The CSR Newsletters are a freely-available resource generated as a dynamic complement to the textbook, Strategic Corporate Social Responsibility: Sustainable Value Creation.

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Wednesday, January 23, 2013

Strategic CSR - Human life

What is the value of a human life? From a business standpoint, it depends on a number of factors. One of the most important factors is how much longer you are expected to live. The longer you live, the less valuable your life (or, more accurately, your life insurance policy) to a firm that is willing to bet against that life, for a price. Such “bets” emerged within the insurance industry as “viatical settlements” in the 1980s. The term “viatical” originated from:

… the Latin word viaticum (making provisions for a journey), and were specifically those policies belonging to people expected to have less than 24 months to live. … the business has continued to grow: Policies with a total face value of around $10 billion were bought and sold [in 2004], according to the Viatical and Life Settlement Association of America.

As the size of this industry grew, firms began to innovate in terms of the application of this product. An example of a company willing to think progressively on an issue that could have created a lot of negative publicity, ended up with the Prudential being the torchbearer for a practice that quickly became the industry standard:

An example of [a socially responsible corporate] practice is Prudential Insurance’s introduction, in 1990, of viatical settlements—contracts that allow people with AIDS to tap the death benefits in their life insurance policies to pay for medical and related expenses. The move generated so much goodwill that competing insurers soon offered viatical settlements as well. Very quickly, corporate behavior that had seemed radical became business as usual throughout the insurance industry.

The article in the url below provides an update on the viatical settlements industry, which is now known as the “life settlement” industry:

The financial practice originated … as a way to help the terminally ill. In the late 1980s, people infected with AIDS often had little time to live and a great need for money. In response, financial planners established the viatical business. Flyers went up at gay bars and clubs encouraging people to sell their life-insurance policies for quick cash. Some financial planners even trolled hospital wards to find customers.

It didn’t take long, however, for the financial industry to realize that viatical settlements had a much wider application. In theory, anyone with a life insurance policy whose life was due to be cut short, could make use of life settlements:

Rebranded and redefined, the life-settlements business grew swiftly, reaching $12 billion in transactions by 2007. The recession has since walloped the industry, as have well-publicized cases of fraud, in which unscrupulous brokers persuaded people to take out life-insurance policies expressly for the purpose of reselling them a couple of years later. Only $3.8 billion worth of policies changed hands in 2010, but insiders hope that the business will ultimately surpass its previous high. There are $18 trillion worth of active life-insurance policies in the United States alone, and very few people even know that they can sell their policies.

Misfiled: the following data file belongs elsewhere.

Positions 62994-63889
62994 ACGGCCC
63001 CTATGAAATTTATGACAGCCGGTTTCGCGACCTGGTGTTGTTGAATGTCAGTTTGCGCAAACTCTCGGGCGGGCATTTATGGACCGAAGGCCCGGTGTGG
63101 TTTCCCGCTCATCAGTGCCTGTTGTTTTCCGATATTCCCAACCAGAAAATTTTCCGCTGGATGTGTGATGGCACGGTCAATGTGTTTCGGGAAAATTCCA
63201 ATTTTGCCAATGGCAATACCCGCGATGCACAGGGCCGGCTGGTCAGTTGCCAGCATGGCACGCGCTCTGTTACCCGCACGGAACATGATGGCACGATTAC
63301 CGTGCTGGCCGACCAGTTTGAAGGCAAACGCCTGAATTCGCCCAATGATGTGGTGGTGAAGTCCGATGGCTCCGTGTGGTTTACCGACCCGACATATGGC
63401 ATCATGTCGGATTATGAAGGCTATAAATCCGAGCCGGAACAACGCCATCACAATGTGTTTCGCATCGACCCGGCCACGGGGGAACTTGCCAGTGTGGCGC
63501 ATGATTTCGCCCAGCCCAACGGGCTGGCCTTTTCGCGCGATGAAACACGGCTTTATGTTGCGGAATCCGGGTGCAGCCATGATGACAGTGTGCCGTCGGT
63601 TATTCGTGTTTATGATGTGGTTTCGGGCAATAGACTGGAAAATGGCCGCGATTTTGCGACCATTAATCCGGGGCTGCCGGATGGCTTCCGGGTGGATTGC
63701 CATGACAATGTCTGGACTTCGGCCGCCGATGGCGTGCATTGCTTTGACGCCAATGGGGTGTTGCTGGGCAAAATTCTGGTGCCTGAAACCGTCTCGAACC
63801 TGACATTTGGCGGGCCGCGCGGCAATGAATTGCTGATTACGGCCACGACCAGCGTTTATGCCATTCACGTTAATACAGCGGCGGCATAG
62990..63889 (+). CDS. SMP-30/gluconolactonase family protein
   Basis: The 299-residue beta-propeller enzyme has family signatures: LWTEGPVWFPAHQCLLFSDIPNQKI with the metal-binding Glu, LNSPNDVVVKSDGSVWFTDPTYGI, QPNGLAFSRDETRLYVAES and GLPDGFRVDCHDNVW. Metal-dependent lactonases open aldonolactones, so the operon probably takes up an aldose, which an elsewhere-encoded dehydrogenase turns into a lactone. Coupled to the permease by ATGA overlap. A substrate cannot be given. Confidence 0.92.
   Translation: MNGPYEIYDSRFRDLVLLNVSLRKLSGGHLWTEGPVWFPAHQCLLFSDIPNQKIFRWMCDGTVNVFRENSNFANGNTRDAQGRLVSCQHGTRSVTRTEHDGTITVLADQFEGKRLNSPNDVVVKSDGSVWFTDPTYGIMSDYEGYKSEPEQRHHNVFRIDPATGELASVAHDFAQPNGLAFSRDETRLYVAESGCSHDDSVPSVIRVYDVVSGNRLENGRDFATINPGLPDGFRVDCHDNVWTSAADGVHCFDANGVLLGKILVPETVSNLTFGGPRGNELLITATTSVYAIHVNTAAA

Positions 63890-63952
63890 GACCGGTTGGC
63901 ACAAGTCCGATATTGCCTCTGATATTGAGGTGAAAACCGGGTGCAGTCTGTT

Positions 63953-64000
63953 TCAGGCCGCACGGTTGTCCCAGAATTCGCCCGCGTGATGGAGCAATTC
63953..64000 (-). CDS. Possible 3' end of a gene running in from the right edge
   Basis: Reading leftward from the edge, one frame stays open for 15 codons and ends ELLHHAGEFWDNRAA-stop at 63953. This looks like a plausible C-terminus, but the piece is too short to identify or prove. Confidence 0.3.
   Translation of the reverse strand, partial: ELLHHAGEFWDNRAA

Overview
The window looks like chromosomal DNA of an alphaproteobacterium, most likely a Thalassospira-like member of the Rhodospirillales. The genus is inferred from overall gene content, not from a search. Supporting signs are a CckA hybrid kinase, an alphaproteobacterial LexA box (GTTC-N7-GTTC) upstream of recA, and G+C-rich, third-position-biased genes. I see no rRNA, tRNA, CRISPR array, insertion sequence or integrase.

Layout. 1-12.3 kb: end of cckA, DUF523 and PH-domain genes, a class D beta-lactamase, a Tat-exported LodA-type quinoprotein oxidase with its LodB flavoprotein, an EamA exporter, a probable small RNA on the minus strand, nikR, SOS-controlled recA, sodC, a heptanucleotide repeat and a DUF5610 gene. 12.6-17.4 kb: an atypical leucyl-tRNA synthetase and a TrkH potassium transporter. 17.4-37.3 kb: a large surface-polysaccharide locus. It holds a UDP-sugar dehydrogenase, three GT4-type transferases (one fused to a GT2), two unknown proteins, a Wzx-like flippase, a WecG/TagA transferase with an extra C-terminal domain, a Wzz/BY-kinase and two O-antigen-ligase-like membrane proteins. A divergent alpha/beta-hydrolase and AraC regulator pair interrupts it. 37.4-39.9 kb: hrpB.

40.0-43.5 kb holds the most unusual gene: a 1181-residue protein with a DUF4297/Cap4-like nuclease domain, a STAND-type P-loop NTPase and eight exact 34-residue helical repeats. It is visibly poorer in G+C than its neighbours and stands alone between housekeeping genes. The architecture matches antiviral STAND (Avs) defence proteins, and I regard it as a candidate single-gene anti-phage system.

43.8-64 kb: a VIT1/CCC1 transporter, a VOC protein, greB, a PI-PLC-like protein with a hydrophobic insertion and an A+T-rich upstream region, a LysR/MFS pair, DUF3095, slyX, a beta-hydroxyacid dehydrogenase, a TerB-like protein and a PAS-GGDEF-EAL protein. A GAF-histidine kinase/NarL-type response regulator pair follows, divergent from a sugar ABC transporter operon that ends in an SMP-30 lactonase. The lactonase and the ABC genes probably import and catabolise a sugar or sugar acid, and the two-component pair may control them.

Advocates say that these policies offer a win-win situation for victims, who benefit from an up-front payment at a time when they need it most, but also for investors, who get a healthy return on their initial investment (as long as the recipient does not live too long):

For potential investors, meanwhile, the pitch is that settlements offer a safe harbor. Let the Dow rise, let the Dow fall; a death payout is an uncorrelated asset whose timing bears almost no connection to the mood swings of the market.

Ultimately, however, this industry still has some way to go before it can be considered legitimate:

For all the supposed benefits, settlements still strike many people as creepy. They invert the traditional incentives of life insurance. Insurance companies have always had an interest in you, the policyholder, living as long as possible so that they can collect more premiums. Generally, you also want to live a long time, for obvious reasons. But a settlement means someone hits the jackpot when you die, and the sooner that happens, the more money that person makes.

Take care
David


Instructor Teaching Site: http://www.sagepub.com/strategiccsr/
The library of CSR Newsletters are archived at: http://strategiccsr-sage.blogspot.com/


What’s Your Life Worth? The Strange, Lucrative Market for Other People’s Life-insurance Policies
By James Vlahos
August 12, 2012
The Sunday New York Times
30-35

The first quote is from:
By Karen Richardson, ‘Viaticals’ May Draw More Insurers, The Wall Street Journal, May 18, 2005, pC3.

The second quote is from:
Roger Martin, The Virtue Matrix, Harvard Business Review, March 2002, Vol. 80, Issue 3, pp 68-75.